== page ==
• Plaque And Tartar-Dental plaque and tartar are two common causes of dental disease in dogs. The two can often be confused, but they are actually different types of deposits that build up on the teeth. 

Tartar is a type of accumulation that is formed when dogs eat high levels of salt. Plaque, on the other hand, is a type of deposit that builds up when dogs don’t eat enough healthy foods and develop dental problems. Both types of deposits can cause serious dental problems in your dog. If you notice any changes in your dog’s oral health, get him, or her checked out by a vet. 

  • Gum Disease-Gum disease is a common problem in bulldog dogs and can cause serious problems. If left untreated, gum disease can lead to tooth loss and other dental problems. 
  • Abscess– Abscesses are a common dental disorder in bulldog breeds. They can be caused by bacteria, fungus, or other things that enter the dog’s mouth. Abscesses can lead to serious health problems for the dog and can even require surgery. If left untreated, abscesses can cause major damage to the dog’s teeth and gums.

Cleaning your Frenchie’s teeth

French Bulldog Teeth

The first step is to get your Frenchie acclimated to having people look in their mouths. Try to be as gentle as possible while checking their teeth and gums. To save yourself some biting, just repeat this. Despite appearances, those chompers are quite dangerous.

The teeth of your Frenchie are simple to clean. An alternative, albeit a less appealing one, is to use a toothbrush and toothpaste. Invest in dog toothpaste that has been given the OK by the vet. Dogs should not ingest human toothpaste because of the fluoride.

Plaque on your Frenchie’s teeth can be easily removed with the use of dental chews and sticks. As a post-meal snack, they are highly sought after by canine companions.

How to brush your french bulldog’s teeth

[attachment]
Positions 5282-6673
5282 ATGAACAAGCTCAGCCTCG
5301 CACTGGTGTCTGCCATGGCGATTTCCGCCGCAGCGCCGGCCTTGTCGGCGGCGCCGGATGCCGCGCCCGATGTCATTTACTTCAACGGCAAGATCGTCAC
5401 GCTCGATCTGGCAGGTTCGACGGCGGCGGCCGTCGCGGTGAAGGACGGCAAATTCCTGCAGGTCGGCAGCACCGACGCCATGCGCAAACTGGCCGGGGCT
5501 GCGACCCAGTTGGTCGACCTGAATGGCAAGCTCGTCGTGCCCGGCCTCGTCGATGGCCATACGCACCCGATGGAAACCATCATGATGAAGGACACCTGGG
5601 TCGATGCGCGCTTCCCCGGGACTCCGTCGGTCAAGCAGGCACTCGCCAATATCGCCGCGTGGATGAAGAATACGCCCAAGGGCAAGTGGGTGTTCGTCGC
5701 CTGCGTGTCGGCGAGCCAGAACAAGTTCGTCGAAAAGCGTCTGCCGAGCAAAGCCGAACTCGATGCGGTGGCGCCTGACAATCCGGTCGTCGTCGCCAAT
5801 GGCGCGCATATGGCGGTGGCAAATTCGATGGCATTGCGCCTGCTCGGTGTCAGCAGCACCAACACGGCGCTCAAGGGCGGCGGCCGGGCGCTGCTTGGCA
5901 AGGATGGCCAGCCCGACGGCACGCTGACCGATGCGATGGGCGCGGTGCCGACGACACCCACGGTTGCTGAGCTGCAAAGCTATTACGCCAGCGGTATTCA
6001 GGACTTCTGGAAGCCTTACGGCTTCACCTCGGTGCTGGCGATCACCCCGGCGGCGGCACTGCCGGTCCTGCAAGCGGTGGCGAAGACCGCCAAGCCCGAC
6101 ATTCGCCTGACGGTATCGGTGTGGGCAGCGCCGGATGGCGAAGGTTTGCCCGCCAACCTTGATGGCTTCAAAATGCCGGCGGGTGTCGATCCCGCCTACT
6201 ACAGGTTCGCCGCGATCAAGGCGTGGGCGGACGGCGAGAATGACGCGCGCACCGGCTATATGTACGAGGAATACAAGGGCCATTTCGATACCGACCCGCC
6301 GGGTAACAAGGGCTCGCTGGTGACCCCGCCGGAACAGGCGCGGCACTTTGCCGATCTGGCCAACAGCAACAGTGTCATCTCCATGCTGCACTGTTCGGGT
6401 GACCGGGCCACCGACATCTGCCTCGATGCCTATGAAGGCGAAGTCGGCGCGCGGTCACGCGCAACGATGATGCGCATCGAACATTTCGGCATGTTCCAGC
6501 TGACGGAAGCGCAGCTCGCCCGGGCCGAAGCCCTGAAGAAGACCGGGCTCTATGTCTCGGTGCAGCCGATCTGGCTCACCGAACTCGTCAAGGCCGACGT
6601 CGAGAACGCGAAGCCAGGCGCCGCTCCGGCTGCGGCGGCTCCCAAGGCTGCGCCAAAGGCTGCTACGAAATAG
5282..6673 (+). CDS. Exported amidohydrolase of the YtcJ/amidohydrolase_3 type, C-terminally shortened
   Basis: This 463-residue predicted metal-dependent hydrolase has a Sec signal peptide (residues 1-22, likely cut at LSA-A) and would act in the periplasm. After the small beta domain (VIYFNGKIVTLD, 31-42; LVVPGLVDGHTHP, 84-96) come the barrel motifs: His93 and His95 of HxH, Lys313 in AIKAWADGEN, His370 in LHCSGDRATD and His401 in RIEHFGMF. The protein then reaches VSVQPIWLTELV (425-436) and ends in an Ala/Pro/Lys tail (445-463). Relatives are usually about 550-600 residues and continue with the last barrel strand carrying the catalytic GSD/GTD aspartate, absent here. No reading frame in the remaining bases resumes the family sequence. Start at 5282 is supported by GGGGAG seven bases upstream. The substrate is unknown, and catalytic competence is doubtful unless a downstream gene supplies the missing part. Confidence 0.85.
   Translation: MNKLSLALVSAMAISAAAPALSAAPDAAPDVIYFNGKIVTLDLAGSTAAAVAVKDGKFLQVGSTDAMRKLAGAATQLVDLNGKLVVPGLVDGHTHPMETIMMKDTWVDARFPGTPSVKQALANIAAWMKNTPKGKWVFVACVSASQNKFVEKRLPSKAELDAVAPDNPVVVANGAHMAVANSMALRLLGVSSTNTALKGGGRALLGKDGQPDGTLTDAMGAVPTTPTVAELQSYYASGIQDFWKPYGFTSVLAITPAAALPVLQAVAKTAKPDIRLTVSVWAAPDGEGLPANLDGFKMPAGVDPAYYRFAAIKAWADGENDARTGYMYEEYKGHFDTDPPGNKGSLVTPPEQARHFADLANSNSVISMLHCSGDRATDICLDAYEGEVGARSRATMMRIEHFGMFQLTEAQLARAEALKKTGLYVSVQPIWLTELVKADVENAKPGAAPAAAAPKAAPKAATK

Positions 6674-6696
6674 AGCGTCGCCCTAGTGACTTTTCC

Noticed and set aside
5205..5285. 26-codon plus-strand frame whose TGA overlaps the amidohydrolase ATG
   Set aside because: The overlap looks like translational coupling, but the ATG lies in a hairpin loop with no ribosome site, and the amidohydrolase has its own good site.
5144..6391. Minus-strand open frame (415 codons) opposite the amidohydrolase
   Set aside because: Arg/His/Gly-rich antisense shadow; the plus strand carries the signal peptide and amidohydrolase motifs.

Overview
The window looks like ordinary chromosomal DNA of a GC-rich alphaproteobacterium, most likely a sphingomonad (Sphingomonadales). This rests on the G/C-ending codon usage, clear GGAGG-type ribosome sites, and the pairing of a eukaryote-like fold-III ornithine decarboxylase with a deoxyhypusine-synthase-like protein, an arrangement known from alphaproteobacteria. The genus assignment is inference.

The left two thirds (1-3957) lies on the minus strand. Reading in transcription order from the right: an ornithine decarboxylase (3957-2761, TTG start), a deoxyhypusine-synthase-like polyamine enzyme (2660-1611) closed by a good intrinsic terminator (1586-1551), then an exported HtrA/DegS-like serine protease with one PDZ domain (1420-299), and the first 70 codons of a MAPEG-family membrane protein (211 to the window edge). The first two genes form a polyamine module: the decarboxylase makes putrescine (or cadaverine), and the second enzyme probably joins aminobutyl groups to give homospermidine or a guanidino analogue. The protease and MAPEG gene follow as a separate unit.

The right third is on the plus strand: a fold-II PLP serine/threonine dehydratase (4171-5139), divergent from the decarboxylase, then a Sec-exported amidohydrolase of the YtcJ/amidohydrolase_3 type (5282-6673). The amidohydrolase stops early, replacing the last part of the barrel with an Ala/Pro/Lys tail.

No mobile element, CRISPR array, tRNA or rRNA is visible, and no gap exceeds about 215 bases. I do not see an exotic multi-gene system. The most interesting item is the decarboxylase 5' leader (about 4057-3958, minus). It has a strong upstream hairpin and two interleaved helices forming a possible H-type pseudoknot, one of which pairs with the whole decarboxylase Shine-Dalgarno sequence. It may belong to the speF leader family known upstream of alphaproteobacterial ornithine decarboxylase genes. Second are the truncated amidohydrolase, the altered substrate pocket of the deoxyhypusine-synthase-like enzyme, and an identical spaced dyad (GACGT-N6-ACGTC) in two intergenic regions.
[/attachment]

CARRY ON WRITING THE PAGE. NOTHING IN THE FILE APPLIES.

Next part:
French Bulldog Teeth

First and foremost, it’s important to brush your Frenchie’s teeth regularly. Just like with humans, regular brushing helps remove plaque and tartar buildup, which can lead to tooth decay and other problems. You should brush your Frenchie’s teeth at least once a day using canine-specific toothpaste. 

In addition to regular brushing, you should also take your Frenchie to the vet for professional cleanings. These cleanings are important because they help remove any tartar or plaque buildup that brushing alone can’t reach. Professional cleanings also help prevent gum disease, which is a serious problem in dogs.

Finally, it’s important to feed your Frenchie a healthy diet. A diet rich in vitamins and minerals helps keep all parts of your dog’s body healthy, including its teeth. Avoiding sugary treats is also important, as sugar can lead to tooth decay.


French Bulldog Teeth

As you know, dogs don’t brush their own teeth, so it’s up to us to make sure they stay clean and pearly white. Unfortunately, too many dog owners neglect their dog’s oral health, which can lead to all sorts of problems down the road. 

Be aware of any changes in your Frenchie’s behavior or appearance that might indicate dental problems. If you notice your dog having trouble eating or chewing, excessive drooling, or any other unusual behavior around their mouth, be sure to contact your vet right away. Dental problems in dogs can be serious and need prompt treatment to avoid further complications.


What are the signs of periodontal disease in French bulldogs?

Some common signs of periodontal disease in French bulldogs are bad breath, red and inflamed gums, and bleeding gums. You may also notice that your dog is having difficulty eating or that their jaw seems to be in pain. If you think your dog may have periodontal disease, it’s important to take them to the vet for a checkup.

When do french bulldogs lose their baby teeth?

French bulldogs usually lose their baby teeth between 3 and 6 months of age. However, it’s not uncommon for some puppies to still have a few baby teeth at 8 or 9 months old.

What are the worst kinds of teeth infections a french bulldog can get?

The worst kind of teeth infection a French bulldog can get is called periodontal disease. This is a serious infection that can damage the gums, bones, and even the teeth. If left untreated, it can lead to pain, difficulty eating, and even death.

How hard do french bulldogs bite?

French bulldogs can bite with a force of up to 300 pounds per square inch. This is about the same as a human bite. However, their teeth are not as sharp as a human’s, so they usually only cause damage to soft tissue.

French Bulldog Teeth